In one of the largest health care fraud settlements in U.S. history, pharmaceutical titan Johnson & Johnson (J&J) will shell out $1.7 billion to resolve legal claims surrounding one of its most popular antipsychotics, Risperdal.
The company faces criminal and civil allegations that it—via subsidiary, Janssen Pharmaceuticals—inappropriately marketed Risperdal as a way to manage anxiety and other psychological symptoms in people with dementia.
The antipsychotic has never received FDA approval to treat dementia behavior, yet from May 1998 until November 2005, Janssen's "ElderCare" sales force was supposedly directed to seek out and promote Risperdal to pharmacies in long term care facilities and doctors with elderly patients, according to a statement by the Department of Justice (DOJ).
During the sales process, representatives were allegedly encouraged to downplay Risperdal's approved function—treating schizophrenia—in favor of endorsing its off-label use as a dementia therapy. Despite repeated warnings from the FDA that such claims were "misleading," company representatives also appeared to gloss over the fact that the drug carries a research-backed warning of increased risk of diabetes, stroke, TIA and overall death in the elderly.
A sales aid developed by Janssen in 2002 contained the patient profile of an older woman named Helen D. The hypothetical Helen had recently been placed in a nursing home and was "feeling deserted and depressed," "agitated and hostile," and "experiencing delusions and hallucinations."
As any caregiver can attest, this description could fit the majority of aging adults who enter nursing homes, especially those with Alzheimer's and other forms of dementia. But, it could also be the description of someone suffering from schizophrenia, the primary condition that Risperdal was approved to treat. However, Janssen sales representatives were not instructed to include the schizophrenia caveat when describing Helen D. to doctors and pharmacies.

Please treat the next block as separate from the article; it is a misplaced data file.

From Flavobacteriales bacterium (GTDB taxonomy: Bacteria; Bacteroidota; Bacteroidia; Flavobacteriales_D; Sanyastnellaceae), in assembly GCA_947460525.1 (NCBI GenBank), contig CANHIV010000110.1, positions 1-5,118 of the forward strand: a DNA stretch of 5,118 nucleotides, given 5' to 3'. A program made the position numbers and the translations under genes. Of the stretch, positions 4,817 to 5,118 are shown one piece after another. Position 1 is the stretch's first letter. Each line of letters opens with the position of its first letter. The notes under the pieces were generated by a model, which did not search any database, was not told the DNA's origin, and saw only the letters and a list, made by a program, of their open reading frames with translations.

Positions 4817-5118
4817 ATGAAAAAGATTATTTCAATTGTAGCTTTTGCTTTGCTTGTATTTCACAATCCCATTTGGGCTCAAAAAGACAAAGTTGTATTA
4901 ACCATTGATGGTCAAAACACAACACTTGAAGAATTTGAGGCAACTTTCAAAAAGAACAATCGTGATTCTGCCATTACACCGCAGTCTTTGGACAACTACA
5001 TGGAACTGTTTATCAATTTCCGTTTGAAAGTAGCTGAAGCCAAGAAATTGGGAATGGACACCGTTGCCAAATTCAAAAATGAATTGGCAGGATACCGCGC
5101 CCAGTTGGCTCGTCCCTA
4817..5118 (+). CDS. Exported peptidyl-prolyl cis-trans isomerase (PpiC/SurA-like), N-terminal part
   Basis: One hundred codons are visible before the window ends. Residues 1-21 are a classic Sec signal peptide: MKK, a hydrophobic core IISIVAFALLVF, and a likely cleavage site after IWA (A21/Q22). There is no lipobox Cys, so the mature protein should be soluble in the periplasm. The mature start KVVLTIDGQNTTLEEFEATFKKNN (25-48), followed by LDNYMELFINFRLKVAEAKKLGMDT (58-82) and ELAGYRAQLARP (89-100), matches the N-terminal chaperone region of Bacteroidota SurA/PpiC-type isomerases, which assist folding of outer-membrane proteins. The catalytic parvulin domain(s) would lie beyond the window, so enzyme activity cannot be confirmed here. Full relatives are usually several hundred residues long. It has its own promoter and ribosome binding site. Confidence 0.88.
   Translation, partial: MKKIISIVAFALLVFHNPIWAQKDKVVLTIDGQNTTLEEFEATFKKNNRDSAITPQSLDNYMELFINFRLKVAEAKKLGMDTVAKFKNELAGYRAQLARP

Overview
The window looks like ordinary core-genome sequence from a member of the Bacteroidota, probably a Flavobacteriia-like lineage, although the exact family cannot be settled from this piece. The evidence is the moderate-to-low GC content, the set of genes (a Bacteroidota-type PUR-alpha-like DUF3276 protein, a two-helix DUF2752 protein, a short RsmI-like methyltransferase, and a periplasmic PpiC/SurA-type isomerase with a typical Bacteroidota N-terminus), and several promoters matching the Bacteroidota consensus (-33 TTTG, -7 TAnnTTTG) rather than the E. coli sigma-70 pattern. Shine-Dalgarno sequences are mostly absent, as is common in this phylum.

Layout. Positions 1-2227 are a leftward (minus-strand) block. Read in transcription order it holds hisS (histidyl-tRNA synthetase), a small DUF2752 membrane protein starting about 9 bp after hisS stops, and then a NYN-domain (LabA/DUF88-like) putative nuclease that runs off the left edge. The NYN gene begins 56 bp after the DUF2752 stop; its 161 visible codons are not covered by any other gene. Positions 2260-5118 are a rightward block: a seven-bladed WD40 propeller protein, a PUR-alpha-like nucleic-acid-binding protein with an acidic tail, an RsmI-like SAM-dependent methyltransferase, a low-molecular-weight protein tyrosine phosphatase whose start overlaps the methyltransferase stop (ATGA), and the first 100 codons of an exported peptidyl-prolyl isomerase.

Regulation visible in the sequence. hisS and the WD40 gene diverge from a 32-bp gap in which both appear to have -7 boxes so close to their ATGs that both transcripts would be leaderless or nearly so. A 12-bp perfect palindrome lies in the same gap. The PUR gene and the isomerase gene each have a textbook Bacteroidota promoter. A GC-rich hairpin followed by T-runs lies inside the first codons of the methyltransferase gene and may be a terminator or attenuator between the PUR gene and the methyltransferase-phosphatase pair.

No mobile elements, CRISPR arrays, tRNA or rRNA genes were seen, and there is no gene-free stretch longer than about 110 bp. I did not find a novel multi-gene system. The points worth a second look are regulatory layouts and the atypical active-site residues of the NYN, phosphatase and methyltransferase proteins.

The government's complaint also claimed that when Janssen hired doctors to speak at medical conferences, they based the physicians' pay on the number of Risperdal prescriptions they wrote.
So powerful were these practices that nearly 50 percent of people age 65 and older who were prescribed Risperdal in 2003 had been diagnosed with some form of dementia.
The actions of Janssen and J&J, "jeopardized the health and safety of patients and damaged the public trust," according to Attorney General Eric Holder. "These are not victimless crimes. Americans trust that the medications prescribed for their parents and grandparents, for their children, and for themselves are selected because they are in the patient's best interest."
Janssen has pleaded guilty to misbranding Risperdal and, together with J&J, will pay over $1.7 billion to settle the criminal and civil claims involving the drug.
Caregivers often wonder whether a loved one with dementia should be given Risperdal or other antipsychotic medications, such as Zyprexa or Seroquel. It's impossible for physicians to come up with a set of hard and fast rules regarding these prescriptions, since their efficacy often varies from person to person.
A report released by the American Academy of Family Physicians found that Risperdone produced "mixed results," Seroquel showed promise, and Zyprexa was "an effective treatment," when it came to managing psychotic and behavioral symptoms in people with dementia.
Ultimately, caregivers and the elderly are advised to thoroughly discuss all medication decisions with their doctor.
Here are some questions to ask your parent's doctor about medications.